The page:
Bi-weekly asset allocation: Believe it or not, fiscal policy is tightening

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Confluence Investment Management offers various asset allocation products that are managed using top down or macro analysis. We publish asset allocation thoughts every two weeks, updating the report every other Monday, along with a podcast.

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The US economy and government economic policies have many moving parts, but investors often rely on only one or two indicators or policy initiatives to gauge the direction of asset prices. These days, they’ve focused on consumer price inflation and the Federal Reserve’s plan to raise its benchmark short-term interest rate to combat it. The tightening of monetary policy should help reduce demand, leading to lower inflation, but it will also have a direct negative impact on asset prices. In this report, we argue that investors are not paying enough attention to another aspect of economic policy. Investors may not realize it, but federal fiscal policy is also tightening, which will further weigh on economic growth. This will be an additional challenge for asset prices.

Investors are often exasperated by the huge numbers talked about when talking about government spending, but it’s important to keep in mind that the overall economy is also huge. The gross domestic product (GDP) of the United States was approximately $23 trillion in 2021. In the decade before the coronavirus pandemic, total federal revenue averaged 16.3% of GDP , while federal spending averaged 21.6% of GDP. The budget deficit averaged 5.3% of GDP. However, to cushion the blow of the pandemic from the start of 2020, the government enacted trillions of dollars in emergency spending, ranging from forgivable loans for affected businesses to enhanced unemployment benefits and cash grants. for individuals. As the chart shows, total federal spending in the year ending March 2021 increased 65.7% from the previous year, even though federal revenues were essentially flat.

The extra spending during the pandemic has undoubtedly helped preserve economic activity. It also caused the budget deficit to explode and, amid pandemic supply disruptions, also contributed to the current high inflation. However, the graph above shows that this fiscal stimulus has already reversed. In the fiscal year ending December 2021, expenses were essentially unchanged from the prior year. Due to the rapid economic recovery, government revenues (mainly income taxes) increased by 25.7%. Steady spending in the face of a huge increase in tax revenue has helped reduce the budget deficit to “only” $2.577 billion in 2021, or $771.4 billion less than in 2020. The deficit in 2021 does not was only about 11.4% of GDP, about half of what it was in 2020. .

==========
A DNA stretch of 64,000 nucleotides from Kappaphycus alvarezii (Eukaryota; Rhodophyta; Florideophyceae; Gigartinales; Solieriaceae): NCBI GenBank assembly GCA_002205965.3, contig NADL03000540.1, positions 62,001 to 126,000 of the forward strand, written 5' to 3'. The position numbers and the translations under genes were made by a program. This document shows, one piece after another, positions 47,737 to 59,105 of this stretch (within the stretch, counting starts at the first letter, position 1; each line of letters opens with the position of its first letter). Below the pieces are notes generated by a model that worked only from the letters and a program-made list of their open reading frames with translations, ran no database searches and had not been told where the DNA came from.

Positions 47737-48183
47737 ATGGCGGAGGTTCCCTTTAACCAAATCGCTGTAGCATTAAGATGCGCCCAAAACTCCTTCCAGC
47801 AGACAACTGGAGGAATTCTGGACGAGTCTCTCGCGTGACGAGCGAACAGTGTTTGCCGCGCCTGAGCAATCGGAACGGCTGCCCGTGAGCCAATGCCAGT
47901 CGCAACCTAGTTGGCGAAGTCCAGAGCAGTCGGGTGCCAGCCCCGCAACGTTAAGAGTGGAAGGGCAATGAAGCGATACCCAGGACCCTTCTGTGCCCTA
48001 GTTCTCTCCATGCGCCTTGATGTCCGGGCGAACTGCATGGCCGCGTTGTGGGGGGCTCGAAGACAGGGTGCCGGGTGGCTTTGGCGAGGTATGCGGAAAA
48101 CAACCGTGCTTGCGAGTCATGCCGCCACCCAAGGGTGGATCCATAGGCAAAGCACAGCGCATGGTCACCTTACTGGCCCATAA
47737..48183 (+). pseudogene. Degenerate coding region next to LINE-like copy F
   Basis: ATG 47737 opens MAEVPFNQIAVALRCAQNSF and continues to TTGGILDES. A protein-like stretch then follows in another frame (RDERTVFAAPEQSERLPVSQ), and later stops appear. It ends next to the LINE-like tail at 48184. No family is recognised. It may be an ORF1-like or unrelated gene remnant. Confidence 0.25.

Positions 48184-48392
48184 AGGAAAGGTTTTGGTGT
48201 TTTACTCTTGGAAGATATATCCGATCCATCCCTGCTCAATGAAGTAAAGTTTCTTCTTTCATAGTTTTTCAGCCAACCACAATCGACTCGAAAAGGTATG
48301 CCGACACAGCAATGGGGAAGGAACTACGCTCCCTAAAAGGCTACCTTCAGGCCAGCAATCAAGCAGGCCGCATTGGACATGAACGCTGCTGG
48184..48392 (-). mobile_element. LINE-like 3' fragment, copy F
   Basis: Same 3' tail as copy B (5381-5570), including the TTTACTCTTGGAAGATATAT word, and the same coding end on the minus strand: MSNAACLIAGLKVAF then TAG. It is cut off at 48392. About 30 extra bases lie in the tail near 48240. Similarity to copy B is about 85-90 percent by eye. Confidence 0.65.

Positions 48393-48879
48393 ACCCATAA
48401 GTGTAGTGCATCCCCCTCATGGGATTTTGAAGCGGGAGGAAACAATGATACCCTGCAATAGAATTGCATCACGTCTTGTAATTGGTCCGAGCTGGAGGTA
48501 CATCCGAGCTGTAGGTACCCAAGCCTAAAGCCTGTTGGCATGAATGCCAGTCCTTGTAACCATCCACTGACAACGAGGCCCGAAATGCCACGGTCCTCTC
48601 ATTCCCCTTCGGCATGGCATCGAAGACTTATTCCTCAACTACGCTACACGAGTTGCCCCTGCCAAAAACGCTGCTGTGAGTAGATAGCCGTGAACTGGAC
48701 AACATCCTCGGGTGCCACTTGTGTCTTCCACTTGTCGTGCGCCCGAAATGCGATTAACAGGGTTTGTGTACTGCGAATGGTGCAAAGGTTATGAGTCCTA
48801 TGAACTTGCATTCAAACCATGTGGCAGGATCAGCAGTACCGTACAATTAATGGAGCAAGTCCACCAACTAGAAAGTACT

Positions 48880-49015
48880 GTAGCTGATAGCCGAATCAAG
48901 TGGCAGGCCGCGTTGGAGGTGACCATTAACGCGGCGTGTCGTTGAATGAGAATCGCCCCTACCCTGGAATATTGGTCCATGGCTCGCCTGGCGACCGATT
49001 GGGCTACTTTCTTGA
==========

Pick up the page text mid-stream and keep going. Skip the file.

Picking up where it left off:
The $771.4 billion deficit reduction in 2021 dampened the economy, but it wasn’t very noticeable because businesses and individuals had so much pent-up demand. Additionally, businesses and individuals still had plenty of excess cash and savings from stimulus programs at the start of the pandemic. The experience in 2022 could be very different. On the one hand, forecasts from authorities such as the White House Office of Management and Budget and the Congressional Budget Office suggest that the deficit will shrink dramatically again this year. In dollar terms, the deficit is expected to narrow by about $1.3 trillion, primarily due to increased tax revenues and reduced transfer payments to states, local governments and individuals. It’s exactly like taking $1.3 trillion out of the economy, just as many businesses and individuals begin to deplete their savings and face much higher price inflation.

As this chart shows, fiscal tightening that began in 2021 has reduced the annualized US growth rate by more than two percentage points in recent quarters. Removing an additional $1.3 trillion in net federal spending from the economy in 2022 will reduce the rate of growth by several additional percentage points, in addition to other demand headwinds. This fiscal drag will be partially offset by factors such as the Biden administration’s new infrastructure spending and reduced import demand. Nonetheless, we expect it to have a major impact on dampening demand, just as the Fed looks set to impose multiple interest rate hikes. The chart shows that the Fed’s recent rate hike campaigns have all taken place during periods of negative fiscal impacts, but none of these periods have seen fiscal tightening on the scale we are about to see. to see. This simultaneous tightening of fiscal and monetary policies could help ease inflationary pressures. It also means that real economic growth in 2022 could be a bit better than the anemic rates seen in the decade before the pandemic. This will likely limit the rise in stocks and commodities this year. At the same time, it should also limit the decline in bond prices and prevent yields from rising as much as some investors currently fear.

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Initially published by Confluence Investment Management on March 7, 2022.

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This report was prepared by Confluence Investment Management LLC and reflects the current opinion of the authors. It is based on sources and data believed to be accurate and reliable. Opinions and forward-looking statements expressed are subject to change. This is not a solicitation or an offer to buy or sell securities.

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